The unrest emerged after BT signed a single-agency agreement with Hays IT for the provision of all its contractor resources.
BT told Hays to accept a 3% margin and make every contractor earning more than £15 an hour accept a 12.5% pay cut. This will be the second pay cut in 12 months - a 20% cut was enforced last year. There will also be a £40 per hour cap on wages.
If contractors do not accept the new terms they will be given four weeks' notice.
Some contractors have pledged to leave BT if the cuts are enforced, and concerns have been aired that the move will cause disruption to BT's business and affect quality because the company will no longer be able to hang on to experienced contractors.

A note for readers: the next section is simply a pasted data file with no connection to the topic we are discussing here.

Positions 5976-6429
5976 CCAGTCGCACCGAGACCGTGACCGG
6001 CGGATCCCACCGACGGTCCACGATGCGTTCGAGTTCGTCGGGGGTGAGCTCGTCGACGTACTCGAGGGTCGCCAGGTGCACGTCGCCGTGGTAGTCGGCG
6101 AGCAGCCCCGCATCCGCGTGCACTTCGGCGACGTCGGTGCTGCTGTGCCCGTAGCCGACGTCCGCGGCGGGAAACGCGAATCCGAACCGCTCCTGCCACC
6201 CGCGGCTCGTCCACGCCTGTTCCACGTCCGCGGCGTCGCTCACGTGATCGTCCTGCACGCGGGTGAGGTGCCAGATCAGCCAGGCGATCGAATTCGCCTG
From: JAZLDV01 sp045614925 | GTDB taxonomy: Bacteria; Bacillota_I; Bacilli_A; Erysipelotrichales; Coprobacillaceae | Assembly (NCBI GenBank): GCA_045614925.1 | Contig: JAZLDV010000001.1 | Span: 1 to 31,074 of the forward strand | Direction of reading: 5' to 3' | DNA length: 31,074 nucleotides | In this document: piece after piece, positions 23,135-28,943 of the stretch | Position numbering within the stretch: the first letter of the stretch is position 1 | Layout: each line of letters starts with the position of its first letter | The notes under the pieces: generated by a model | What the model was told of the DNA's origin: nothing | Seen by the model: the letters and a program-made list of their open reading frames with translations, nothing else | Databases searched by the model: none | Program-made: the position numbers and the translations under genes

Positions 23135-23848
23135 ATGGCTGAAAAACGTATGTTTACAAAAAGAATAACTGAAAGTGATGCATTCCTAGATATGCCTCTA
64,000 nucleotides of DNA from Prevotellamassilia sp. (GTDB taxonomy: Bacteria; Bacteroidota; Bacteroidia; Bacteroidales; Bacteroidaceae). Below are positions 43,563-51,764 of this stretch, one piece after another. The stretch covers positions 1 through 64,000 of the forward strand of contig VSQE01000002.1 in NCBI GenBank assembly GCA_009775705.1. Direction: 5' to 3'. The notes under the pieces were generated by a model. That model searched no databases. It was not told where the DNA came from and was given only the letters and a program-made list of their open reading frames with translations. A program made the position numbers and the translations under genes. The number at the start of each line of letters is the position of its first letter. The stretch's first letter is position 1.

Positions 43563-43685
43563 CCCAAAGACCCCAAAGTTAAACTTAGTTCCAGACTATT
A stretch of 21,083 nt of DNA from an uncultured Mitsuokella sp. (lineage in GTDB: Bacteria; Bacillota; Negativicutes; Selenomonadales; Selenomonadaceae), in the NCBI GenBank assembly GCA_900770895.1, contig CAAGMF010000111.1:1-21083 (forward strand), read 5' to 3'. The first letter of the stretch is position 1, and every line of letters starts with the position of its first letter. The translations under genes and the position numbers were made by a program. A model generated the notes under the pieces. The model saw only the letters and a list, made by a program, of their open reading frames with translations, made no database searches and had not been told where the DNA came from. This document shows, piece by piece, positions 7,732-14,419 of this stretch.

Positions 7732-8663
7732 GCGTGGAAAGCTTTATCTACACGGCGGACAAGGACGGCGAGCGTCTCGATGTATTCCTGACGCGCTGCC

One contractor told Computer Weekly, "A lot of contractors are threatening to leave for better rates elsewhere. Many of the key people supporting BT's broadband ordering and provisioning and internet systems are contractors and if many of them leave this will cause BT severe problems."
BT confirmed it had asked for the pay cuts and employee transfers, but a spokesman for the company said, "There will be no effect on quality of work. We are having to meet wage levels that the market dictates."
A spokesman for the Professional Contractors Group said, "In good times rates go up, and in bad times rates go down. We hope this will be remembered when things improve. When that time comes, clients like BT may wish they had retained a little goodwill from their contractors."